Photo Credit: Gabriel Pérez, SMM (IAC)
Scientists have discovered a potentially habitable Earth-like planet, located just 21 light years away, that may host liquid water on its surface.
Researchers used the radial velocity technique, which involves measuring the changes in the position and velocity when the star and a planet rotate around their common centre of gravity.
Depending on the relative masses of the two objects gravity will determine the magnitude of the change in velocity of the star, which can be measured using its observed spectrum.
Scientists from Instituto de Astrofisica de Canarias (IAC) in Canary Islands found that the planet, with a mass between two and three times the Earth, resides at the edge of the habitable zone of its host star GJ625 (Gliese 625).
This is the sixth super-Earth closest to our solar system in the habitability zone of its star, while the red dwarf is among the 100 stars closest to the Sun, researchers said.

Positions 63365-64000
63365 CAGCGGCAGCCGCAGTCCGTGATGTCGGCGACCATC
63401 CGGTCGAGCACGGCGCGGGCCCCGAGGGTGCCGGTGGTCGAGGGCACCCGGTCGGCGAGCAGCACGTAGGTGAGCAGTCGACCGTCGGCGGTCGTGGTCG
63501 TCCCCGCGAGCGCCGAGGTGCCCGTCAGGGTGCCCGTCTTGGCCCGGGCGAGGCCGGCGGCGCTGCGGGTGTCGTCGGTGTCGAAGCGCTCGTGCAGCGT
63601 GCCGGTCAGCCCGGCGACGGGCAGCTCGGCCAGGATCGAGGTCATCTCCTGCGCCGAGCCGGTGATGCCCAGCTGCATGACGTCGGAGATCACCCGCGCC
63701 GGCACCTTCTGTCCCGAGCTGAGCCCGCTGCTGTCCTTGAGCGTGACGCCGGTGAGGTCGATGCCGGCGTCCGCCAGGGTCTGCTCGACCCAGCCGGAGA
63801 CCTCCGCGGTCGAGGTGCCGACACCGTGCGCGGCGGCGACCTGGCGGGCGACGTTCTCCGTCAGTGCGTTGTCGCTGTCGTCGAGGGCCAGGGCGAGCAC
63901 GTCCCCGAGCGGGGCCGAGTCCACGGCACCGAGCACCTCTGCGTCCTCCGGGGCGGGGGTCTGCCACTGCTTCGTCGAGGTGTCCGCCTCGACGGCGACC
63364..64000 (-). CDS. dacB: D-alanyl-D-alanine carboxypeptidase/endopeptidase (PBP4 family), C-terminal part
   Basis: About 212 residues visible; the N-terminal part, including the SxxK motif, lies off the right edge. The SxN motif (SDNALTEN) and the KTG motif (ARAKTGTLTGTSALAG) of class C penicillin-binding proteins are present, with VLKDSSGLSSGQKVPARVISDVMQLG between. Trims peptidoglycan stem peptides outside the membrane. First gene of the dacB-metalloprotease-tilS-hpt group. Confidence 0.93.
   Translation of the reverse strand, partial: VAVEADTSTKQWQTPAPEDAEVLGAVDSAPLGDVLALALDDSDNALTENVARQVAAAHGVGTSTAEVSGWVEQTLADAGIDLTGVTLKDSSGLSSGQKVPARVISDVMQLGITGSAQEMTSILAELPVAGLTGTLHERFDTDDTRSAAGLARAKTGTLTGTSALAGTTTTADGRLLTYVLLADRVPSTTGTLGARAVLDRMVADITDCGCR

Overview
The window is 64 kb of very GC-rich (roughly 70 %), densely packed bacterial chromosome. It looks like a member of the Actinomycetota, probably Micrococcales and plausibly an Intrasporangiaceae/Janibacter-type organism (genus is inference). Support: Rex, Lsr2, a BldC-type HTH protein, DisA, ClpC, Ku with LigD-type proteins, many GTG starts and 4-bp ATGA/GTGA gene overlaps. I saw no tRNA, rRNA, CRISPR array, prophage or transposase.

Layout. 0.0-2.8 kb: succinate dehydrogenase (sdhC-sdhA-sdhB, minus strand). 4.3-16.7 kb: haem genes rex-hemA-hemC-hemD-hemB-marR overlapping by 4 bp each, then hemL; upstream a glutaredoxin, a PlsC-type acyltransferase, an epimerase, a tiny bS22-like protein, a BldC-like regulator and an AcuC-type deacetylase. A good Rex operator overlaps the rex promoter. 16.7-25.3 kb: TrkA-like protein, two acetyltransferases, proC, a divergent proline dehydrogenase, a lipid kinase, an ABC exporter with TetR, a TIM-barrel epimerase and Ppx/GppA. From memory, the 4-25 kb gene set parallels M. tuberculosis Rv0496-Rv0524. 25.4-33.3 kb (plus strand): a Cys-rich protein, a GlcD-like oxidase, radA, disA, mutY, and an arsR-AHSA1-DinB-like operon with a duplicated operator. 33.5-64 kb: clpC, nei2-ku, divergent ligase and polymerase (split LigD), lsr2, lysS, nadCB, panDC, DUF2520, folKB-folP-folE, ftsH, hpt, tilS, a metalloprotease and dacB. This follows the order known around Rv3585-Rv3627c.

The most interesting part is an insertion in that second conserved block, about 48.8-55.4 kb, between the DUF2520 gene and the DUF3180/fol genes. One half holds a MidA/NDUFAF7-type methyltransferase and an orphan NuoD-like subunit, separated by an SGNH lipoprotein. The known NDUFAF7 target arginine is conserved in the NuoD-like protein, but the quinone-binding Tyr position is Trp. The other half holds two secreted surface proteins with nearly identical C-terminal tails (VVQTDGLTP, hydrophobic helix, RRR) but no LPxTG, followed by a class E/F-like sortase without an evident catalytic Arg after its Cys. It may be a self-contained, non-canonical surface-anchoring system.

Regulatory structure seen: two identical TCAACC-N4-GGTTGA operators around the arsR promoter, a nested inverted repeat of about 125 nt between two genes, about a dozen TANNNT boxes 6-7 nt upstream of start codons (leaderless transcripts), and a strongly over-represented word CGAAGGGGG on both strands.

This planet is particularly interesting because of its proximity. It is only 21 light years away, and is one of the least massive known "Super-Earths".
Red dwarfs are the most common stars in the universe and they can host planets, however, only a few hundred of them are known.
The majority have been discovered orbiting much more distant stars, using the transit method, in which the planet causes a minor "eclipse" when it passes in front of the star.
In contrast, only few rocky planets have been discovered around nearby stars with the radial velocity technique, and very few have been found in their habitability zones, researchers said.
The planet take about 14 days to complete one orbit around its star, on a very close one.
"As GJ625 is a relatively cool star, the planet is situated at the edge of its habitability zone, in which liquid water can exist on its surface," said Alejandro Suarez Mascareno from IAC.
"In fact, depending on the cloud cover of its atmosphere and on its rotation, it could potentially be habitable," he said.
"In the future, new observing campaigns of photometric observations will be essential to try to detect the transit of this planet across its star, given its proximity to the Sun," said Jonay Gonzalez Hernandez, also from IAC.
"There is a possibility that there are more rocky planets around GJ625 in orbits which are nearer to, or further away from the star, and within the habitability zone, which we will keep on combing," said Hernandez.